In the end, the thing that really kills the show is that it doesn’t succeed at anything its trying to do. It does its best be over-the-top and cheesy to get laughs, and then be serious to deliver a moral, but it fails for all the reasons I’ve stated above. Still, some shows are funny because they are so bad - in the case of "Raven", I can’t even say that much. I’m willing to admit that there are a few amusing jokes once in a while, but the show is almost completely devoid of entertainment value and feels completely manufactured. Without restraint, I believe it’s the worst show on the Disney Channel, and definitely one of the worst on TV today.

The cheap series makes its DVD debut in "That’s So Raven": Supernaturally Stylish, a single-disc package that contains 3 episodes from previous airings, and 1 never-before-seen show. The release’s theme is obviously fashion, and all the episodes keep with that, some more directly than others.

Raven - the chuckiest model in town. The three friends dress up, as they do in nearly every episode.


“That’s So Not Raven” (Originally aired April 9, 2004)
After having a vision of herself walking down a model runway in a self-designed dress, Raven confidently tries out for winning a place on the cover of a popular teen fashion magazine. Though she’s a hit at the tryout, the judges aren’t too happy with her chunky figure, so she decides to try to work out and slim down.
After a cheesy CGI fly ruins her exercise, Raven feels discouraged and almost decides to let a sooooo skinny model wear her dress instead, until a sass-talkin’ make-up assistant makes the teen proud to be plump. All the while, little brother Cory is doing his best to acquire a “Game Ball” (ew?) video game system.

“If I Only Had a Job” (Originally aired September 12, 2003)
Raven has a vision of her father being fired from his job as a chef, and decides to go down to the restaurant to praise Dad and suck-up to the guy in charge. However, this only irritates the prissy owner further, and Papa Baxter is fired anyway. Determined for him to get his job back, Raven dresses up as a fake music star, with Eddie and Chelsea playing her assistants. They go down to the restaurant and convince the owner that they are legit (*rolls eyes*). They proceed to loudly sing “Since Victor Left the Food’s No Good” (set to “When the Saints Go Marching In”) and pretend to complain to Jennifer Lopez via cell phone about Mr. Baxter’s job loss. In the end, the boss discovers their true identities, and Raven’s dad still doesn’t get his job back, but father and daughter “come together in a touching moment” anyway.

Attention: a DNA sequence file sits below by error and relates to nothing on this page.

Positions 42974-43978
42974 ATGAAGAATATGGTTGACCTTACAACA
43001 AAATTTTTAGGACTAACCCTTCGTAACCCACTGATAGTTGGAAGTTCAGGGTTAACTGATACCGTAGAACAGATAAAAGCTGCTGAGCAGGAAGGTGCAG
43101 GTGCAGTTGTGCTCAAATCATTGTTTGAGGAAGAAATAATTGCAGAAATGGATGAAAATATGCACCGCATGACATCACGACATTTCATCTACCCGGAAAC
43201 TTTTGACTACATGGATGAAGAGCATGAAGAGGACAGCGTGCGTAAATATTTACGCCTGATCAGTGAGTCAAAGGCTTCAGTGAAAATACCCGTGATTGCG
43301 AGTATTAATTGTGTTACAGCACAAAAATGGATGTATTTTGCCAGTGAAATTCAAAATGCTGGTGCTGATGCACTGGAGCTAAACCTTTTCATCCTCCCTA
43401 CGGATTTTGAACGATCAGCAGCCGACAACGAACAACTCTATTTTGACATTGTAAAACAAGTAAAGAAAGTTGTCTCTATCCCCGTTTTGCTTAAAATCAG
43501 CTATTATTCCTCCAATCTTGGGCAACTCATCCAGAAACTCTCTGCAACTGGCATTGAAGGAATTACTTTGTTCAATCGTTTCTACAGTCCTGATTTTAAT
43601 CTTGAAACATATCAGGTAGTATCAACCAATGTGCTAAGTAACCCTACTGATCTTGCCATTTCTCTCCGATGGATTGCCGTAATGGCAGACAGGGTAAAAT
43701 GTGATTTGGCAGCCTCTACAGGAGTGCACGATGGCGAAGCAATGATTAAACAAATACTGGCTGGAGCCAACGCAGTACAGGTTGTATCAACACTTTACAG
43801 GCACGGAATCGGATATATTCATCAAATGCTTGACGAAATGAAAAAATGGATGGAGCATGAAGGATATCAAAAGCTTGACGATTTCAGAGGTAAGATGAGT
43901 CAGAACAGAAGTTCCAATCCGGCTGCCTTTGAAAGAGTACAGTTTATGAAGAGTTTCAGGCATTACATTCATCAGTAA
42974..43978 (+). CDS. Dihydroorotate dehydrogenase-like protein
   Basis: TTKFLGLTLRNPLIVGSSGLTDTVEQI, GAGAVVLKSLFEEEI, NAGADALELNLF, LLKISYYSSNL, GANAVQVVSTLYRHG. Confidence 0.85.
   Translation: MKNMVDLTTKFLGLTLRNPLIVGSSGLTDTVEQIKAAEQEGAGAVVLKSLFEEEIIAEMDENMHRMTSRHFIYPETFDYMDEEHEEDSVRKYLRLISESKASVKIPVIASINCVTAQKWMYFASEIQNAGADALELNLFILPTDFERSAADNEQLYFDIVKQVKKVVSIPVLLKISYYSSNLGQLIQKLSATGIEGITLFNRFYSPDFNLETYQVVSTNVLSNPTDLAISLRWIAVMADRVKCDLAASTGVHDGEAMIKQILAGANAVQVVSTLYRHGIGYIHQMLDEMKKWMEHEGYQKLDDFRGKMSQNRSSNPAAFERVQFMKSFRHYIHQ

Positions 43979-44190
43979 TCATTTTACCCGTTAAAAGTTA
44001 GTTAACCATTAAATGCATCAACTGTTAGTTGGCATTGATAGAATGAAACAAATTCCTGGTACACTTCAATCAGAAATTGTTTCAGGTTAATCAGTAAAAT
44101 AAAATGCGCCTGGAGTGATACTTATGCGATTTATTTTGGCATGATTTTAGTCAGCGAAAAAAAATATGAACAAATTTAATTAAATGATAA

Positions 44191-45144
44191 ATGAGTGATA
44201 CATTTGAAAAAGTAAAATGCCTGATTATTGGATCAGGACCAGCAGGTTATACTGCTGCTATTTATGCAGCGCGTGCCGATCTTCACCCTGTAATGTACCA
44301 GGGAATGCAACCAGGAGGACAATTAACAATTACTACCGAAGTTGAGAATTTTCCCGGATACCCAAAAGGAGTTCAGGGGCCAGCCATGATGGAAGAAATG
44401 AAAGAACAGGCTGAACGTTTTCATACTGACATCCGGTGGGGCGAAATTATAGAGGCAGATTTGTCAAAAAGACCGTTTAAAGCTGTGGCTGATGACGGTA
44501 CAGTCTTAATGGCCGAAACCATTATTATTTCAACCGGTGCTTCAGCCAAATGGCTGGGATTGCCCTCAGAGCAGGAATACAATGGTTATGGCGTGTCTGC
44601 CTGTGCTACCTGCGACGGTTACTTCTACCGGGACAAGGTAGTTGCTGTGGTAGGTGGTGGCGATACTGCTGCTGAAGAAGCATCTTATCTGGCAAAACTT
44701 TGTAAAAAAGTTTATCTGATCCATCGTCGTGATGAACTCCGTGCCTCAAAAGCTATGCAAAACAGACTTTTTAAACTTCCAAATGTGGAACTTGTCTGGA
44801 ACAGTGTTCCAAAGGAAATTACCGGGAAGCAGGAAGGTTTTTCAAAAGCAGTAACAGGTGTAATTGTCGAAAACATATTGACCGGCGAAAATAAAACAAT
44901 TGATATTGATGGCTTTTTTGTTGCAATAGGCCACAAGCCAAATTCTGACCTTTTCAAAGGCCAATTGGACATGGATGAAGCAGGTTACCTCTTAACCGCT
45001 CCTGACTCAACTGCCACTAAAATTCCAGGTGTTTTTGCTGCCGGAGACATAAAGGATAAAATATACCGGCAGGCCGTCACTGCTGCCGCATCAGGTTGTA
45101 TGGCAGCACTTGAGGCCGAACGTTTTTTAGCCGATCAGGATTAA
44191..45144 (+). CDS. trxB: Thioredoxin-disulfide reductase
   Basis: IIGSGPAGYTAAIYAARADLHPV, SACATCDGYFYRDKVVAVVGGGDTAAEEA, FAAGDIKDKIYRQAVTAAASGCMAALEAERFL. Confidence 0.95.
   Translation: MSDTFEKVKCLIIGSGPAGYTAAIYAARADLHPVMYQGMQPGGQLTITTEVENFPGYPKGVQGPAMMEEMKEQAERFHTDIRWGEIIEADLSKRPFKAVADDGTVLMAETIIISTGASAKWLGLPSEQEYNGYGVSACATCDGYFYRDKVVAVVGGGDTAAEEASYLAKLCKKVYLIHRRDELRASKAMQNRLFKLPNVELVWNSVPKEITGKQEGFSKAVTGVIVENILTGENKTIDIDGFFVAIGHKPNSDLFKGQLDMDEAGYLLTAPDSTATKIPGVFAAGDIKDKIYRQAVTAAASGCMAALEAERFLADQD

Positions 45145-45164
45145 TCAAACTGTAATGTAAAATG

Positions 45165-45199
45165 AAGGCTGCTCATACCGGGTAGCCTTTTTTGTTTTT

“He’s Got the Power” (Originally aired July 9, 2004)
When a comet flies over San Fran, Eddie seems to have been stricken with the same psychic powers Raven has. Though his two friends discourage him, Eddie uses his power to see into the future to gain superficial popularity in the school, trying to get the attention of one girl in particular (Hayley Duff, Hilary’s older sister, playing a part very similar to her role in the excellent movie Napoleon Dynamite). When the comet leaves earth, Eddie loses his visions, and soon gets into trouble with a bully who was depending on the teen’s abilities for gambling. Raven and Chelsea save Eddie from being beat up, though, when they dress up as ‘70s funk-talking undercover cops who “inspect marshmallows” (again, rolls eyes).

“Boyz ‘N Commotion” (Never-Before-Seen Episode)
A popular boy band (a fake one – looks like they are played by models) comes to eat at Raven’s father’s restaurant, and Raven manages to spread the news all over school, causing a mob at the eatery. To get away from the throng of fans, Raven takes the three boys to her house. Upon having a home-cooked meal, the guys decide to stay for a while, and in return, promise to have Raven’s back for anything. Therefore, to prove she knows the “Boyz”, Raven promises her school they will perform that night. But in getting used to staying at a real house, the band decides to quit showbiz, and it seems Raven’s promise won’t be fulfilled . . . until Mrs. Baxter talks some hard-core “Miss Attitude” sense into the band. During this, Cory tries to collect anything the members of the pop group touch to sell on the internet for big bucks. The episode ends like most of this kind do – a lengthy on-stage performance.